The most common difficulty people have when walking their dogs is pulling on the leash. However, it’s not unheard of for a dog to simply “refuse to move” when out on a walk.
Some dogs will suddenly flatten themselves to the ground, sit, or lay down and not want to go any further. If your dog is one of these, you need to take steps to make him feel more confident.
For some dogs, many things out in the world are frightening or overwhelming. Couple that with the fact that being on leash can make some dogs feel as though they are trapped and could not run away if they needed to; and you can see why a less-than-confident dog might panic and not want to walk on his leash. In order to help a dog like this feel safer and enjoy his walks, start small. Begin by acclimating your dog to being on his leash in an environment in which he’s comfortable. Simply let him sit or walk around the house with his leash on. Periodically, walk over and give the leash a gentle tug; just enough so that your dog feels the pressure. Then say, “yes,” give him a treat, and walk away. Once your dog is moving comfortably around the house with his leash on, begin to ask him for a little movement. Hold one end of the leash and walk as far away from your dog as it will allow without becoming taut. Kneel down and encourage your dog to come to you. When he does, use your reward marker and give a reward. The next step might be to encourage your dog to follow you just a step or two while you’re holding the leash.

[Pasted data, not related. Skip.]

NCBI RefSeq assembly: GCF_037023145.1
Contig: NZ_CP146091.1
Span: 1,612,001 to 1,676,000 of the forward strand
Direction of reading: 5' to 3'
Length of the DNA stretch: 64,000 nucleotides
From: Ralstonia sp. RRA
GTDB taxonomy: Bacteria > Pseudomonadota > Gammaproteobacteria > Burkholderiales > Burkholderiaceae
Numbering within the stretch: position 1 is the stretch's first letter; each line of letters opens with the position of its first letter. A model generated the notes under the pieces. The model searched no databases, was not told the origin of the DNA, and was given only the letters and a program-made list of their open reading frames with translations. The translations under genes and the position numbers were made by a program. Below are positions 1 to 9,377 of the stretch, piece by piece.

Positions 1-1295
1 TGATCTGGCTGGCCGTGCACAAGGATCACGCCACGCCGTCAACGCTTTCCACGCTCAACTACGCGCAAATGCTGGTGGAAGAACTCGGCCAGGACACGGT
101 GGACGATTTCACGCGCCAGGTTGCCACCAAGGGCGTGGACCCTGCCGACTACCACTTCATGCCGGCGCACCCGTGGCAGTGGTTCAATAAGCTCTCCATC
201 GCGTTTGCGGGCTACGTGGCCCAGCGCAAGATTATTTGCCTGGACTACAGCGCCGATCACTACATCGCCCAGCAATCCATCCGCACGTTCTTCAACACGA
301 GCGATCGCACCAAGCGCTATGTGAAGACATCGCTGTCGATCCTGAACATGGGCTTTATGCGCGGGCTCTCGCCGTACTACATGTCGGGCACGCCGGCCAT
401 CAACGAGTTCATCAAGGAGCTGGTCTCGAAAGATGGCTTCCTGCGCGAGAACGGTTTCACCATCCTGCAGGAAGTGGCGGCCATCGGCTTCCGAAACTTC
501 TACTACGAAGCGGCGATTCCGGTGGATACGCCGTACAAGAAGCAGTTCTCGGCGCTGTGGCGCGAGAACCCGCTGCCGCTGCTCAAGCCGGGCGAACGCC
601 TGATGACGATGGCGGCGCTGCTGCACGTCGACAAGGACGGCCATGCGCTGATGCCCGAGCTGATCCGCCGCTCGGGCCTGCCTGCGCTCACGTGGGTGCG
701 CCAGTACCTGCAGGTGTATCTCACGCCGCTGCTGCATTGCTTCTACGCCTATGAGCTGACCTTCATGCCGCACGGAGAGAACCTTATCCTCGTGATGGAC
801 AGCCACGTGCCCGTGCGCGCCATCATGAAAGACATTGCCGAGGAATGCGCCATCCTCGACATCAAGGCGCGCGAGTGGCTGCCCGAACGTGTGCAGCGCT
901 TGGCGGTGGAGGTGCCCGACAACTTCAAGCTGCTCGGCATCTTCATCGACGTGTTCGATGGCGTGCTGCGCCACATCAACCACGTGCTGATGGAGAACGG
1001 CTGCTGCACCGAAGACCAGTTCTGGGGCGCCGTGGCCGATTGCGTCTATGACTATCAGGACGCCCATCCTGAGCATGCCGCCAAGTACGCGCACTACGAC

Once your dog is comfortable walking the way you’d like in the house, you can begin practicing in the back or front yard. Moving outside may still be quite frightening for your dog, so you may need to use even better rewards and start the process over (reward your dog simply for feeling a periodic tug on the leash, then for walking to you across the length of the leash, then for walking with you a few steps). When your dog is comfortable in the yard, begin taking him off your property only very briefly. At this stage, heading back home will probably serve as a powerful reward for walking just a handful of yards down the sidewalk.
This process may sound monotonous, but once you get your dog moving outside just a bit, he should gain confidence very quickly. Once that happens, walking will become its own reward; for you and your dog!
Guest Contributor–Danielle Grand has spent the last decade working to parlay her affinity for animals into a dog training career. While earning her Bachelor’s degree in Psychology, she was involved in an experimental study on canine cognition. She has also obtained her dog training certification from Animal Behavior College and attended numerous dog training seminars conducted by respected behaviorists. At home in New York’s capital region, she works closely with colleagues and mentors to expand her expertise; she hopes to help forge strong, happy relationships between many dogs and their humans.